Friday, January 27, 2017

The Bride of the Minotaur

The Bride of the Minotaur
Bobby Derie

The fire burned low to glowing coals. There was for the bullock nothing to stare at but the empty paths, and the walls...walls set without cement, stone fitted to stone, that shimmered oddly as different shadows played on their surfaces. It seemed to him that he could catch reflections in the shadow-haunted surface, mercurial images from somewhere else. One form in particular he caught sight of more than once...and a smell grew stronger in his nostrils that reminded him of long ago, days of warmth and milk and sun before the labyrinth. He could almost feel the eyes on him. Something sneaking up one of the paths, perhaps, though he can hear nothing, discern no direction...yet those shadows the walls perhaps could give him a clue, a scattered echo of what stalked him in his own prison.

So the son of Persiphae lifted his head, and gripped his cudgel a little tighter. He catches glimpse of wet fur, and low nubby blue horns, udder. Then he did hear something, a kind of wet, heavy breathing, and the smell that was almost overpowering as he turned to face the source of it.

She stood before him, half. Taller than a man, though she came only up to his shoulder. Her blue fur wet, the hair about her head braided into two long plaits woven with sea-shells that modestly cover her breasts, a bronze chain and skirt hanging over - but failing to conceal - the bulging blue-black udder. A feminine musk surrounded her, and yet oddly she was still very much a creature of the sea - the tail that swishes languidly behind her is thicker, and ended with a fin rather than a tuft of hair, and great gills are visible between her naked ribs. Dark aquamarine spots splotch against the blue of her fur - yet it is the ice-green eyes above her comely muzzle that captured and held his attention, as she carefully inched closer.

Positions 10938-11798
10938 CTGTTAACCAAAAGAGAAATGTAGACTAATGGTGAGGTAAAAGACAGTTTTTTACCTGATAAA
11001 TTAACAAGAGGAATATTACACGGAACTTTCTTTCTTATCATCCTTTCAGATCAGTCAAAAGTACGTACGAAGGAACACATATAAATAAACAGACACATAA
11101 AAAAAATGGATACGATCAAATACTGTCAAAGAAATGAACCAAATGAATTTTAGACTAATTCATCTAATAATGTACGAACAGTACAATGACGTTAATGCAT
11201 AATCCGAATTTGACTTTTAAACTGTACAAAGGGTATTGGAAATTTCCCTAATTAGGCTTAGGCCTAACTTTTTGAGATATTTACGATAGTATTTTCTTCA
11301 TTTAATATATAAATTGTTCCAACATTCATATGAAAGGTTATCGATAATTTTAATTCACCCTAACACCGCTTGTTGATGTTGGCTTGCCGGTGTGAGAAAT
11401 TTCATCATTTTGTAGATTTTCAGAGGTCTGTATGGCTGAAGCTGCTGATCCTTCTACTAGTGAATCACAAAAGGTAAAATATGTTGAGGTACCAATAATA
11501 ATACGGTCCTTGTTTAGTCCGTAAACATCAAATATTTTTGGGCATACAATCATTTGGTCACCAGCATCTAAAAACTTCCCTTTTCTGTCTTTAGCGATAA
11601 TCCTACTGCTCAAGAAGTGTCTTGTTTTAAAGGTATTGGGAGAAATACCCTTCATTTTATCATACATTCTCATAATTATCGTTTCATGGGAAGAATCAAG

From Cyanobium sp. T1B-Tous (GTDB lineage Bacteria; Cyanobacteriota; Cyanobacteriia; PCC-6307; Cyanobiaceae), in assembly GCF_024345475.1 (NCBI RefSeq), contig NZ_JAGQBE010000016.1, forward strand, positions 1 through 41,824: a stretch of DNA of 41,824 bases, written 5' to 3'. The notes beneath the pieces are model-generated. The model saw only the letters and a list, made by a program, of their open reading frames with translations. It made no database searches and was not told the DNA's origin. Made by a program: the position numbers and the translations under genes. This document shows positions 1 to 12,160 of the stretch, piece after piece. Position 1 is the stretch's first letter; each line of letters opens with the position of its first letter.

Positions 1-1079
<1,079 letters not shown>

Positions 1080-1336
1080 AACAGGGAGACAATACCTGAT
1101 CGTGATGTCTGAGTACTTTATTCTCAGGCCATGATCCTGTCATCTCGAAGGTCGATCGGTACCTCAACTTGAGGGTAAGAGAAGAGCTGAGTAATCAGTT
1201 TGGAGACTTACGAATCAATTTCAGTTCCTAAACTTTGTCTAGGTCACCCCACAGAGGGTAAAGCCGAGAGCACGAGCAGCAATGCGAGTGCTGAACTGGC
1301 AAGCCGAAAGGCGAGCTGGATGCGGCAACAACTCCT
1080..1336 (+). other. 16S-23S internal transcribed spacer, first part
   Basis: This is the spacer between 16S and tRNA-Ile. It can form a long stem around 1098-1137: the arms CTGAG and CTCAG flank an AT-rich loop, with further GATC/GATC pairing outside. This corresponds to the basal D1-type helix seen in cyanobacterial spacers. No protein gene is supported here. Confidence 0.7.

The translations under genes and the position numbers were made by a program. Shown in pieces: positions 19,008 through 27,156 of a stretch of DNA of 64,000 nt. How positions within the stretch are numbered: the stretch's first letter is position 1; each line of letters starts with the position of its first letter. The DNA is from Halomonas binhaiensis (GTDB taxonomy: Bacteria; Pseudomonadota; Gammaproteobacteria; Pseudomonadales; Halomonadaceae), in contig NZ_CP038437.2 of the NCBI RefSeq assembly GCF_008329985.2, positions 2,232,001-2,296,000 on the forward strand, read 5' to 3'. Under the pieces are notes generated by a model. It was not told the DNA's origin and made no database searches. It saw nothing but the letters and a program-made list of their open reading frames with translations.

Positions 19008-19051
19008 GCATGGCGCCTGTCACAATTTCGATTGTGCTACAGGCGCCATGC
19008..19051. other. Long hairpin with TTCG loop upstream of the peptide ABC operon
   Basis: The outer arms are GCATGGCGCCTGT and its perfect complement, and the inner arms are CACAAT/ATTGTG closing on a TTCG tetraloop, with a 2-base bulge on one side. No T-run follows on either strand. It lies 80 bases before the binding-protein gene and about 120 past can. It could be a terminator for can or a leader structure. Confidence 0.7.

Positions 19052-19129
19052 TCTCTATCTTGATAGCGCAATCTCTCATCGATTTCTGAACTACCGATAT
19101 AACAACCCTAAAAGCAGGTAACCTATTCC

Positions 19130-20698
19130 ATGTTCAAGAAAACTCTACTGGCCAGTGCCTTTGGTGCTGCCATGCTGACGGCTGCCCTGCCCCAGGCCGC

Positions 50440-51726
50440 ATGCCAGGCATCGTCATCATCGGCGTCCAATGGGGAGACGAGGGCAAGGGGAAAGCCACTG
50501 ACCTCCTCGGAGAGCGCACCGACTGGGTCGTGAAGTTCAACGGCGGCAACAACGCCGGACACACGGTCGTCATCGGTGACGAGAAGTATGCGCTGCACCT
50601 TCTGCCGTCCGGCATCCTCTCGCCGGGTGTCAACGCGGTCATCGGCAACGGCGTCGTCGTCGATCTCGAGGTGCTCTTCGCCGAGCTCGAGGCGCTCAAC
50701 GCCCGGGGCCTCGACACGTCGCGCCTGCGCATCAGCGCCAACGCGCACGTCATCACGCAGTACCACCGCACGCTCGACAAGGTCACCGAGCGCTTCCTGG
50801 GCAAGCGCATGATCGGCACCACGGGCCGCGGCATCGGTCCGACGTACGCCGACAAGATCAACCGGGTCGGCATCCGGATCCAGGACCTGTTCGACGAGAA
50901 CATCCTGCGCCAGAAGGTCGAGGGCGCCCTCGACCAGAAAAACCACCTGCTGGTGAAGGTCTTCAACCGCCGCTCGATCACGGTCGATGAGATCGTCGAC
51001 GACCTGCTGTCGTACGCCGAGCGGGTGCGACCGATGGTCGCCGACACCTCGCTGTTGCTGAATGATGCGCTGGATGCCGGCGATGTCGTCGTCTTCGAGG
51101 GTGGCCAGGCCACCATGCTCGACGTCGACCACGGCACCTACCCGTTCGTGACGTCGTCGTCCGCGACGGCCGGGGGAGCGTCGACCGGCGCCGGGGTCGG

The minotauress says nothing at first, those deep languid eyes still stared intently into his own. Her hooves step daintily, with a soft tread, tail flicking back to and fro. I am a walker of the wet labyrinth, great-granddaughter of AuĂ°umbla. Her dialect was strange, each vowel drawn out into a kind of lowing as she inched closer, and sent chills down his spine. She reached out as though to touch him, then drew back, suddenly coy.

"I am Asterios, son of Persiphae." He laid down his cudgel and drew closer, breathing in her warm, wet scent.

A smile flited across her muzzle, and this time when she drew close there was a sway to her hips, emphasized by flicks of her tail. She draws close - close enough for the minotaur to be enveloped by her musk, and to feel her hot breath against his own fur. She ran her hands over his hard, muscled form, then leaned in to nuzzle at the nape of his neck, her few ornaments clinking against his iron body.

I see you have not laid down all your rods. She whispered breathily in his ear.

The sleep palace was lightly disturbed, as though with an earth tremor. Then another one. The cows and bulls in the fields were awake and lowing into the night, and the palace shook. Finally, near dawn - there is a rumble of falling masonry, and a great crash as a section of the labyrinth collapsed. Soldiers rushed in with bronze spears flashing, but found the minotaur languid, the strength drained from his legs, barely able to stand. Clutched in one hand was a lock of blue-black hair, tied into a plait.


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